Dollar still in the Doldrums

So far this week its been a generally sideways show for all the major currencies. The pound

seems to have run into some decent selling around 1.32 and fallen back again, below 1.31 as

the markets continue to try and extrapolate the meat from the potatoes on Brexit- more on

that at the end of this update.

The dollar has continued to tread water with the EURUSD holding its characteristically tight

range again and this week that appears to be anything you want it to be inside 1.1200-

1.1250. However, the latest economic news from Europe in general and Germany in

particular has been alarmingly weak again.

The March Eurozone CPI data earlier in the week missed the mark to the downside and only

yesterday morning the February reading of German factory orders dropped off a cliff, falling

by a whopping 4.2 % on the month and down over 8% on an annualized basis. Doubtless

some analysts will still try to spin a positive out of those numbers, but I certainly can’t.

Perhaps one reason why the EURUSD has held its ground and the USD index has continued

to hold below that important 97.71 breakout level is probably down to the pound and in

terms of the EURUSD, surely more about a rebound in the EURGBP over the past 24 hours.

Beyond that there’s almost certainly some of the usual reserve manager suspects still

soaking up EURUSD supply at the lows and to a lesser degree, the EURJPY too it seems.

A dovish policy message from the RBA sent the AUD lower earlier in the week, only for it to

rebound just a day later following much better than expected retail sales and trade data.

That has led some big players to turn long on the AUD now and more especially on the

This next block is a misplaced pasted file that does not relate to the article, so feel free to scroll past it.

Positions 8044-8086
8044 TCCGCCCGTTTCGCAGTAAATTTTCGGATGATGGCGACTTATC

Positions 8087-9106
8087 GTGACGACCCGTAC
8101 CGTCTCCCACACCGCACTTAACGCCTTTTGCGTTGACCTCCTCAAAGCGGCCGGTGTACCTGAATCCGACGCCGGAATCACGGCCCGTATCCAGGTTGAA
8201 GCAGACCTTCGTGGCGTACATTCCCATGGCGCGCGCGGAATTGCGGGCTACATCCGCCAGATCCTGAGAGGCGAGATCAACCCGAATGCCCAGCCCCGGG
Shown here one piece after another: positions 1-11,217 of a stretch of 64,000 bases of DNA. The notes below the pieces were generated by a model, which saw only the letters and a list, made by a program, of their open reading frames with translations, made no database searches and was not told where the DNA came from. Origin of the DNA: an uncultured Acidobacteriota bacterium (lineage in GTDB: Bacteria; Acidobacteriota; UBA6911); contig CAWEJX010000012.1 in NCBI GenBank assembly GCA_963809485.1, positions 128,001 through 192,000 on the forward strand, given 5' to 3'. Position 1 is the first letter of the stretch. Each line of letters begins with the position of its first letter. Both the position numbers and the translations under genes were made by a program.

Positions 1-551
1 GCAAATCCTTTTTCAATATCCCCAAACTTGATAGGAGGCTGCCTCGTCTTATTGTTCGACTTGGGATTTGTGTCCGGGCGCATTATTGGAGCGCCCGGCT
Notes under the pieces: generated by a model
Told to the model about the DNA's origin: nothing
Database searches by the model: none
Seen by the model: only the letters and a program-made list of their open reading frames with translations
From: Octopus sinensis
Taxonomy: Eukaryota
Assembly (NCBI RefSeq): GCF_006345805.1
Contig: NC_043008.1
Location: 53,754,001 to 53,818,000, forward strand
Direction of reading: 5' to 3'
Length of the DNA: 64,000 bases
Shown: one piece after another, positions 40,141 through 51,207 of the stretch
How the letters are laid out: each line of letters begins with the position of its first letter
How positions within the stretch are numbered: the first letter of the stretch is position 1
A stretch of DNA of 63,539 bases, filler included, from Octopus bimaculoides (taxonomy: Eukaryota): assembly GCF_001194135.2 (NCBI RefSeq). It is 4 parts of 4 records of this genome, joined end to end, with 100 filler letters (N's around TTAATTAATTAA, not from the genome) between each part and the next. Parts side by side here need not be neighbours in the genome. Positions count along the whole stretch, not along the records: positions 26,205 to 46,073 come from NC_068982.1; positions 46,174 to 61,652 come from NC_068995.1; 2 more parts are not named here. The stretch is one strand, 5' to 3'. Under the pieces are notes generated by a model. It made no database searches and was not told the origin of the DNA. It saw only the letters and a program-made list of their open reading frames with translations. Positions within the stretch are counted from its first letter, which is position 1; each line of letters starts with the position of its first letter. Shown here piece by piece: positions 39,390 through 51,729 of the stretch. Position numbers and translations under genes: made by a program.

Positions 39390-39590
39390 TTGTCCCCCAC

AUDNZD. The US investment banking giant, Goldman Sachs is calling for that cross to head

back towards 1.09 from cited levels around 1.05.

Meanwhile, the equity markets have continued to push ahead despite further warnings and

downgrades to the 2019 global growth outlook from a number of quarters. However, none

of those have yet dented enthusiasm for equities and the move higher in that space might

in part be down to continued optimism over a US/China trade deal.

Possibly, it’s more likely linked to the charge higher in oil prices this week. I can refer you

back to an article I wrote on December 7th which is on the website, where I outlined just

how closely correlated the equity markets are to Oil prices. Looking at what has taken place

so far this week that might better explain the move in stocks.

Later today at 1.30pm we will find out just how many jobs the US economy added in March.

The ADP report earlier in the week certainly didn’t portend to anything special, but lately

those numbers have been inconsistent at best. Beyond that, the markets will be watching

the wage inflation data closely as usual and looking out for any sizeable revisions to

previous payroll numbers. Ahead of this the dollar is certainly still poised to breakout to the


The question is; can it do so if there’s a robust employment report today? Personally I think

if all things were equal and we do get a good report then it should, but it just depends on

who is standing in the way of it doing so and furthermore what, if any stops reside south of

1.1175 on the EURUSD. On the flip side of this; two weak monthly US payroll reports in a

row will not do the dollar any favours.

Finally, today a word about the pound. Both the GBPUSD and EURGBP are showing signs of

GBP stress again and given the developments this week that’s perfectly understandable. The

Bank of England issued grave warnings as have many on the continent about the increased

risks of a no deal Brexit.

I suppose that is a major problem for May and Corbyn, as they seek to find some last minute

middle ground because time is fast running out for them to do that. Previously, all the

comments from the EU suggested that the can would not be kicked down the Strasse again

and April 12 th was the final make your mind up time.

However, this morning according to newswire reports, the EU is preparing to offer the UK a

flexible 12 month A50 extension. Well, if there’s any truth in that then its hasn’t yet had

much of a positive impact on the pound. I think the simple reason for that is any lengthy

delay will require the approval of all the EU 27, and even then it will not solve the political

uncertainty. After all a year is plenty of time to hold a general election isn’t it?

Important Economic Releases Due later today

05/04- 1.30pm Canadian March Unemployment Report

05/04- 1.30pm US March Unemployment Report